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Math Help - Order of group

  1. #1
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    Order of group

    Consider the following matrix <br /> <br />
\begin{pmatrix} a & b \\ c & d \end{pmatrix}<br /> <br />
with a, b, c, d being integers modulo p, where p is a prime number, such that  \mbox{ad-bc} \neq 0 . G forms a group relative to matrix multiplication. What is the order of G?


    I can do it by taking various cases for p = 2, 3 but I can't even begin to start for a general p. Can anyone help?
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  2. #2
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    Quote Originally Posted by sashikanth View Post
    Consider the following matrix <br /> <br />
\begin{pmatrix} a & b \\ c & d \end{pmatrix}<br /> <br />
with a, b, c, d being integers modulo p, where p is a prime number, such that  \mbox{ad-bc} \neq 0 . G forms a group relative to matrix multiplication. What is the order of G?


    I can do it by taking various cases for p = 2, 3 but I can't even begin to start for a general p. Can anyone help?

    Think of the vector space \mathbb{F}_p^2 over \mathbb{F}_p , with \mathbb{F}_p=\mathbb{Z}\slash p\mathbb{Z} . As p is a prime \mathbb{F}_p is a field and then a matrix \begin{pmatrix}a&b\\c&d\end{pmatrix} is regular iff its columns, seen as elements of \mathbb{F}_p^2 , are linearly independent.

    Well, we then need only to calculate how many different basis are there in \mathbb{F}_p^2 : first column can be ANY vector but the zero vector, so there are ____ choices for it, and then the second column can be ANY vector but all the scalar multiples of the first one. Since there are p scalar multiples for any vector, we get _____ choices for the second column, and multiplying the choices we get ____ different possible basis.

    Tonio
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  3. #3
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    Thank you for your reply. I was thinking of this approach but I'll tell you why I abandoned it. Firstly a clarification: when 'a' is an integer modulo p, does that mean that 'a' can not be greater than p-1?

    If this is true, then consider this train of thought. The first row has  p^2 - 1 ways of being formed, 1 being subtracted because the option of both 'a' and 'b' being zero. Now if the two rows are to be LI, then the 2nd row should NOT be a scalar multiple of the first row. Therefore the number of options for the 2nd row are  p^2 - p options so the answer should be  (p^2 - 1)(p^2 - p) matrices.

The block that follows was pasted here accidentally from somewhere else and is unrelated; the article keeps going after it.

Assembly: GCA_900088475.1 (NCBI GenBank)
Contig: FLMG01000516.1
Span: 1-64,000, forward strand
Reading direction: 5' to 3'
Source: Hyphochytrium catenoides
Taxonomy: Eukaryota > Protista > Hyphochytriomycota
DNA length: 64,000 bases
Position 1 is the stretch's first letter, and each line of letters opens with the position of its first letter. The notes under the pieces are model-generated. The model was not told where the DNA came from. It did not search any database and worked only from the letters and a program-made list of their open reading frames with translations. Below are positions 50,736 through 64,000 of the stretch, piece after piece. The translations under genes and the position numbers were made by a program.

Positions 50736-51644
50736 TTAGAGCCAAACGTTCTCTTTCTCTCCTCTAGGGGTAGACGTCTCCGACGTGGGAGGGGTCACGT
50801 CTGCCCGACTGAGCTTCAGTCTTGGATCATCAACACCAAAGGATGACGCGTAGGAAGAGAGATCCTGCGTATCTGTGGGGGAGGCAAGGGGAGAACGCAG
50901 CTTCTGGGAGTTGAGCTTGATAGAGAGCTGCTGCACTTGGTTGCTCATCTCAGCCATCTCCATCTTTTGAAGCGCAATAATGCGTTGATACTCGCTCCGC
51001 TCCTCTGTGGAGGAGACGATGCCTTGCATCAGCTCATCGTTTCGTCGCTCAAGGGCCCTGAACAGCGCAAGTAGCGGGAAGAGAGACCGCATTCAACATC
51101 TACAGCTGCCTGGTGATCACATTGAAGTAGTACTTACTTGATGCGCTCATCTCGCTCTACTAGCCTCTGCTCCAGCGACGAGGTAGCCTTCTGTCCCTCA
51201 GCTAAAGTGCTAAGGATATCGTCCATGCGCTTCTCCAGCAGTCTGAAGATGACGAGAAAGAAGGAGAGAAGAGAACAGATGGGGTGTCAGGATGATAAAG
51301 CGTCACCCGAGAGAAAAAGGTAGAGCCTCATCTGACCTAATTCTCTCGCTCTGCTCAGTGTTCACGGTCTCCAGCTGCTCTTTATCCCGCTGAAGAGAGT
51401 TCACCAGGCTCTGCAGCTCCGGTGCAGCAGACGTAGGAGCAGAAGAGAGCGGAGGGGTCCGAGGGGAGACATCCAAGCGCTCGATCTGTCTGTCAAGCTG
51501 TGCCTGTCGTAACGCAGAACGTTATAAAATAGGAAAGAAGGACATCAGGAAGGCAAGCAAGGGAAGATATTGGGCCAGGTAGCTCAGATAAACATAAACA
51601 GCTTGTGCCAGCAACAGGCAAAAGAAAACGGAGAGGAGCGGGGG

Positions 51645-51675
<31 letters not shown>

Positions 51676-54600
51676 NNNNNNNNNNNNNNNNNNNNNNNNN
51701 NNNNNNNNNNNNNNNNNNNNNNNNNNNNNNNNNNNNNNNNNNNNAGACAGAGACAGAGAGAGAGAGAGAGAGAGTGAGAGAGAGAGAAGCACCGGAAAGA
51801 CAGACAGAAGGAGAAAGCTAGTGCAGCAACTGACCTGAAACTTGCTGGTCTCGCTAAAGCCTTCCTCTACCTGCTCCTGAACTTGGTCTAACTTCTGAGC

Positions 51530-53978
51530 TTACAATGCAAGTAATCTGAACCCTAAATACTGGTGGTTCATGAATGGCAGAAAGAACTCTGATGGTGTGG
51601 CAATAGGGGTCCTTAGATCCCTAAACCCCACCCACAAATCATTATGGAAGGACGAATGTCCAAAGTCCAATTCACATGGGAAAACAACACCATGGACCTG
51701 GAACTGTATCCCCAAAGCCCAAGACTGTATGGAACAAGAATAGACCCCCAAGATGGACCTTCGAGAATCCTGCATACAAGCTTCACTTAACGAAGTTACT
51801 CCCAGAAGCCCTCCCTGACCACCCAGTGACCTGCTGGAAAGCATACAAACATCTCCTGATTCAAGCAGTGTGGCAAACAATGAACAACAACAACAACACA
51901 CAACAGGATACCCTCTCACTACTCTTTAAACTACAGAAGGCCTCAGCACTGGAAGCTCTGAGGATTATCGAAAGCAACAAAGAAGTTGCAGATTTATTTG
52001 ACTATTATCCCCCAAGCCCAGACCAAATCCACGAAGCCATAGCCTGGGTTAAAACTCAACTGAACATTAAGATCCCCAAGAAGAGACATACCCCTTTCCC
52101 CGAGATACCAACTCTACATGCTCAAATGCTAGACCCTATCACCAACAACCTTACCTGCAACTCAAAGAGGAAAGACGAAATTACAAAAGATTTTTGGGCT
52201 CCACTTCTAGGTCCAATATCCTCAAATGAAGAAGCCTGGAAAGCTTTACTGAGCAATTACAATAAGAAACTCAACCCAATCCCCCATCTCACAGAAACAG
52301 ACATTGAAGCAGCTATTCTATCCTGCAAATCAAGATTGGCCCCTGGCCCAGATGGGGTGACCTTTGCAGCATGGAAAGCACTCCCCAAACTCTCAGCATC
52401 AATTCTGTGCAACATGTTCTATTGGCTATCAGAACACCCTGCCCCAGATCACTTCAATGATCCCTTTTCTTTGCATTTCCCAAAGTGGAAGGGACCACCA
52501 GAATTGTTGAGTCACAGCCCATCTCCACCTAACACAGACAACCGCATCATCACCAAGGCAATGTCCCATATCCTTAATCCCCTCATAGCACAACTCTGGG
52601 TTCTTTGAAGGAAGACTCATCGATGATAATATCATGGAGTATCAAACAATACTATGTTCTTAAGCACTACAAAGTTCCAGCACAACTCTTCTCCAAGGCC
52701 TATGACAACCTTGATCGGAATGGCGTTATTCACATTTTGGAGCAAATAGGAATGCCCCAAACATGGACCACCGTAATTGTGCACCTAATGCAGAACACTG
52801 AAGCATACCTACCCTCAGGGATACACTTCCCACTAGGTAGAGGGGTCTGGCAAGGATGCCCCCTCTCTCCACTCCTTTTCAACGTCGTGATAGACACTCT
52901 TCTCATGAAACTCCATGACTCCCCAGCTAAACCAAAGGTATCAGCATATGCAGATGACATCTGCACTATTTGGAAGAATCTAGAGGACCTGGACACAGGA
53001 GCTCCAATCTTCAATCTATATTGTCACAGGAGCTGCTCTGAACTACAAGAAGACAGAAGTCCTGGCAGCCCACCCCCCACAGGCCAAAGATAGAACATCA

This is what I thought of. Let p=3. Consider a=1 and b=2 as the 1st row of the given matrix. Now one of the rows that we eliminated in the 2nd row was 2x{1,2} = {2,4} i.e b=4 and d=4. But since b and d are integer modulo p, they can not take value of 4. Hence we have, in our calculation, eliminated an additional value. So shouldn't our answer be wrong?
    Last edited by sashikanth; March 8th 2010 at 07:55 AM.
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    Another bit to the problem that I attempted, the 2nd part of the question asked for the order of the subgroup of G with the condition that the determinant of the matrix be 1.

    This is my train of thought: Consider the matrix  \mathbb{I} = \begin{pmatrix} 1 & 0 \\ 0 & 1 \end{pmatrix} . Our initial matrix can be converted to  \mathbb{I} by finite row operations. Hence we can go backwards as well. Consider all the possible rows that can result from row operations on  \mathbb{I} . I think we will get 'p' options for the top row, {1,0}, {1,1}, ... {1,p-1}, if our bottom row is {0,1}. Similarly for our bottom row as {1,1} we get 'p-1' options for the 1st row: {1,0}, {2,1}, ... {p-1,p-2}. (The row {p,p-1} is not allowed because our integers are modulo p). Similarly for all the possible bottom rows we get 'p-2', 'p-3' ... options for the top rows. Hence the order of our group is p + (p-1) + ... + 1 = p*(p-1)/2

    Is it right? Am I overcomplicating a simple problem?

    PS: Sorry for not using Latex as much as I should. I'm new to this
    Last edited by sashikanth; March 8th 2010 at 08:00 AM.
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    -delete post-
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  6. #6
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    Quote Originally Posted by sashikanth View Post
    Thank you for your reply. I was thinking of this approach but I'll tell you why I abandoned it. Firstly a clarification: when 'a' is an integer modulo p, does that mean that 'a' can not be greater than p-1?


    There is no "greater", "bigger" or the like in finite fields. When you talk about "an integer modulo p" you must think in a representative of some residue class modulo p. You can choose your representatives from the integer \{0,1,\ldots,p-1\} , but you infinite possible choices for them: for example, with p = 5, the next are full representative sets modulo 5: \{0,1,2,3,4\}\,,\,\,\{10,11,12,13,14\}\,,\,\,\{25, 41, 122, -57, -1\}\,,\,\, etc.


    If this is true, then consider this train of thought. The first row has  p^2 - 1 ways of being formed, 1 being subtracted because the option of both 'a' and 'b' being zero. Now if the two rows are to be LI, then the 2nd row should NOT be a scalar multiple of the first row. Therefore the number of options for the 2nd row are  p^2 - p options so the answer should be  (p^2 - 1)(p^2 - p) matrices.


    Exactly...way to go! That's all you need. As a nice exercise calculate the number of regular matrices n x n modulo p, for any natural number n.